An Oxford professor is now $700,000 richer for solving a 300-year-old math mystery, the Telegraph reports. In 1994, Andrew Wiles, 62, cracked Fermat’s Last Theorem, a theorem first noted by 17th-century mathematician Pierre de Fermat that reads as follows: There are no whole number solutions to the equation xn + yn = zn when n is greater than 2. Wiles will be traveling to Oslo, Norway, in May to collect the Abel Prize (including the honors and the cash) for his discovery, which the Norwegian Academy of Science and Letters is calling an “epochal moment” in the mathematics field. “Wiles is one of very few mathematicians—if not the only one—whose proof of a theorem has made international headline news,“ the academy said in an announcement of his numerical feat. Forbes notes the prize is open to any mathematician, regardless of age or previous prizes won.

It’s a puzzle that’s haunted Wiles for years. Times Higher Education notes he had been intrigued by it since he was a boy, leading to seven years of intense study at Princeton before he stumbled upon his eureka moment. He found the proof he was looking for using a method involving three disparate fields that mean nothing to the layman but everything to braniacs trying to solve this problem: modular forms, elliptical curves, and Galois representations. “Fermat’s equation was my passion from an early age, and solving it gave me an overwhelming sense of fulfillment,“ he tells the Telegraph. He also hopes his work will serve as inspiration for up-and-coming numbers aces “to take up mathematics and to work on the many challenges of this beautiful and fascinating subject.“

►  Study: Dining in Silence Could Reduce Overeating

The hot new dieting fad could soon be eating in complete silence. A new study from researchers at Brigham Young and Colorado State found that people who can hear the sounds of their own eating—chewing, swallowing, and so forth—tend to eat less. Ergo, listening to music or watching TV during meals could lead to unintentional overeating, according to a press release. The Huffington Post UK reports researchers conducted three experiments to show the power of what they call the Crunch Effect. In one, for example, subjects listening to loud noises on headphones ate more pretzels than subjects listening to quiet noises. Researchers believe that’s because the sound of eating may be a “consumption monitoring cue” for our bodies.

Sound is an important part of eating, but its exact role hasn’t been studied much. “For the most part, consumers and researchers have overlooked food sound as an important sensory cue in the eating experience,” study coauthor Gina Mohr says in the press release. Medical Daily reports the study’s results reinforce those of a 2007 study that found people who are distracted while eating tend to eat more. “If people are more focused on the sound the food makes, it could reduce consumption,” BYU’s Ryan Elder says in the press release. But that doesn’t necessarily mean we should all be eating in silence. “The key takeaway is to be hyperaware of all your food’s sensory properties,“ Medical Daily states. “Your senses are the best tools for mindful eating.“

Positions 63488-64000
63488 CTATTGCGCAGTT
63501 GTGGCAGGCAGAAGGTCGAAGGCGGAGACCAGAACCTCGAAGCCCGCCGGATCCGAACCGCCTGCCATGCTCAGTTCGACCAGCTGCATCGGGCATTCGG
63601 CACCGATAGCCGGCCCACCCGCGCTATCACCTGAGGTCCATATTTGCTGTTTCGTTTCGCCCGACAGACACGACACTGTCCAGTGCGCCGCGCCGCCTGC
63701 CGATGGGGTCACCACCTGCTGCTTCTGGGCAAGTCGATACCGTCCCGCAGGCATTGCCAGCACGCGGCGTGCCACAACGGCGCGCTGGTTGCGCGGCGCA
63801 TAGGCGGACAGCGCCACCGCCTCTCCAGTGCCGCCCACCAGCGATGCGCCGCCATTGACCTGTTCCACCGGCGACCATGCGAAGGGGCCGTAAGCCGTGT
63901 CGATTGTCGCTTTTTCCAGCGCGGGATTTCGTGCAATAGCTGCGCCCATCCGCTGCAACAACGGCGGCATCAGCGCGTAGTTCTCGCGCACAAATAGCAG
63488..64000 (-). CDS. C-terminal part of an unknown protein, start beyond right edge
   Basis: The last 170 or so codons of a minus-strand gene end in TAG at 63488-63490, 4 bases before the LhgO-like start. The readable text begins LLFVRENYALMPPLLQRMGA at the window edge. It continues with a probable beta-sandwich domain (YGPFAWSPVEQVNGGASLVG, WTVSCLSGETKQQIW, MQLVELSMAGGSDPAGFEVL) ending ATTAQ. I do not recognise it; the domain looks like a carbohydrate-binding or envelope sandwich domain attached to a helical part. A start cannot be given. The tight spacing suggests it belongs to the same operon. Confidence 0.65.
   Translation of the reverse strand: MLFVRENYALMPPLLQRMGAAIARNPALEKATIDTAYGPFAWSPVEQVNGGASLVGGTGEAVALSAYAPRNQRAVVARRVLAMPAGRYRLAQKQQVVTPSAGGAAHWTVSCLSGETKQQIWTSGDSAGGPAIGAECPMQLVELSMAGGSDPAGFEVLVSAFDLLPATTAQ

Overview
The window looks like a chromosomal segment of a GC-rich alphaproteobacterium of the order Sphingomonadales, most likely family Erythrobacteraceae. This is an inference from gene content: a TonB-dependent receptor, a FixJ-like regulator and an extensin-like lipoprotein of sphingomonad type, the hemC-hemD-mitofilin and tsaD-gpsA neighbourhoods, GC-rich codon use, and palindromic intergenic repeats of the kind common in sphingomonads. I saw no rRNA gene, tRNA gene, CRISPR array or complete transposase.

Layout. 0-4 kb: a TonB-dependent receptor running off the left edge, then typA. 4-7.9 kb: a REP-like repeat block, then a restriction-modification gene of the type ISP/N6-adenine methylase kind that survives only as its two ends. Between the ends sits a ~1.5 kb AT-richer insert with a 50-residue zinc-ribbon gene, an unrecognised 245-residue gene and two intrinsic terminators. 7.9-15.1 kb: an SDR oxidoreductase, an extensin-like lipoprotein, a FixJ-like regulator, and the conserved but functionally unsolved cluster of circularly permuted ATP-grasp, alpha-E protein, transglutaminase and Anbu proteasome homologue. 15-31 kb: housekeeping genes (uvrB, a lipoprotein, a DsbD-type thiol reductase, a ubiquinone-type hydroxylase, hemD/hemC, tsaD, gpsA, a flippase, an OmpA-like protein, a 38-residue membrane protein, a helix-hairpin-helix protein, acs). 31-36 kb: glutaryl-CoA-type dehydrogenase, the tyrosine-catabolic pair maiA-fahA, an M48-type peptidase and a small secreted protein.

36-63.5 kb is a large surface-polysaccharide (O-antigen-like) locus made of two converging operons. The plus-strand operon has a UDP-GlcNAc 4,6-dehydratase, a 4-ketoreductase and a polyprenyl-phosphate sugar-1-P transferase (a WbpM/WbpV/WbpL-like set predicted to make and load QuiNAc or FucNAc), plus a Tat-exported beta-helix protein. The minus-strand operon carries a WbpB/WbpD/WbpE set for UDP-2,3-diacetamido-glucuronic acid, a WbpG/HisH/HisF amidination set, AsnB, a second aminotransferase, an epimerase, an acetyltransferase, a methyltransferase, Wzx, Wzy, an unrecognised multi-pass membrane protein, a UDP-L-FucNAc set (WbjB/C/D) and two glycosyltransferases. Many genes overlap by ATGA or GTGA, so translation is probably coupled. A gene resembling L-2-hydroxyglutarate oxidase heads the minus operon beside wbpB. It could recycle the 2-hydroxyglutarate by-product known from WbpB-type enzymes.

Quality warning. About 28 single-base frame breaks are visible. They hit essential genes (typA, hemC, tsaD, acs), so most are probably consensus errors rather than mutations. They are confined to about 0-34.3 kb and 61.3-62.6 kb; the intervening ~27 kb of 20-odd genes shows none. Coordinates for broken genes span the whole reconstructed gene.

►  X-Rays End the Mystery of the Tully Monster

It’s been more than half a century since Francis Tully found the monster that has since defied classification. Now, scientists say they know where the prehistoric oddball that lived some 308 million years ago fits on the Tree of Life: “The Tully monster is a vertebrate,“ according to research published Wednesday in Nature. That’s a big step for the creature Tully discovered when he was hunting for fossils in the Mazon Creek geological deposits southeast of Chicago in 1955. Previously the Tully monster, with its torpedo body, hammerhead-like eyes, and long proboscis filled with sharp teeth, had been categorized as “problematica”—“creatures that defied ready classification,“ the Chicago Tribune reports. Some have speculated that Tullimonstrum gregarium—which, despite its name, is only about a foot long—was related to snails, worms, or insects and crabs, reports the New York Times.

“If you put in a box a worm, a mollusk, an arthropod, and a fish, and you shake,“ one paleontologist tells the Tribune, “then what you have at the end is a Tully monster,“ Some have even floated the idea that the Tully monster was a tiny version of the Loch Ness Monster, per Smithsonian. However, the researchers found that Tully is related to the lamprey, an “underwater bloodsucker,“ as the Times puts it. Using a synchrotron X-ray machine, researchers were able to determine that what was previously thought to be the creature’s gut was actually a notochord, “the primitive backbone,“ study lead Victoria McCoy tells the Times. “The coolest thing is finding out that as weird as it looks it is part of a familiar group of animals.“ Check out a graphic of the Tully monster.

Click Below for More...

Page 274 of 360 pages « First  <  272 273 274 275 276 >  Last »

The Gilmer Free Press

Copyright MMVIII-MMXVIII The Gilmer Free Press. All Rights Reserved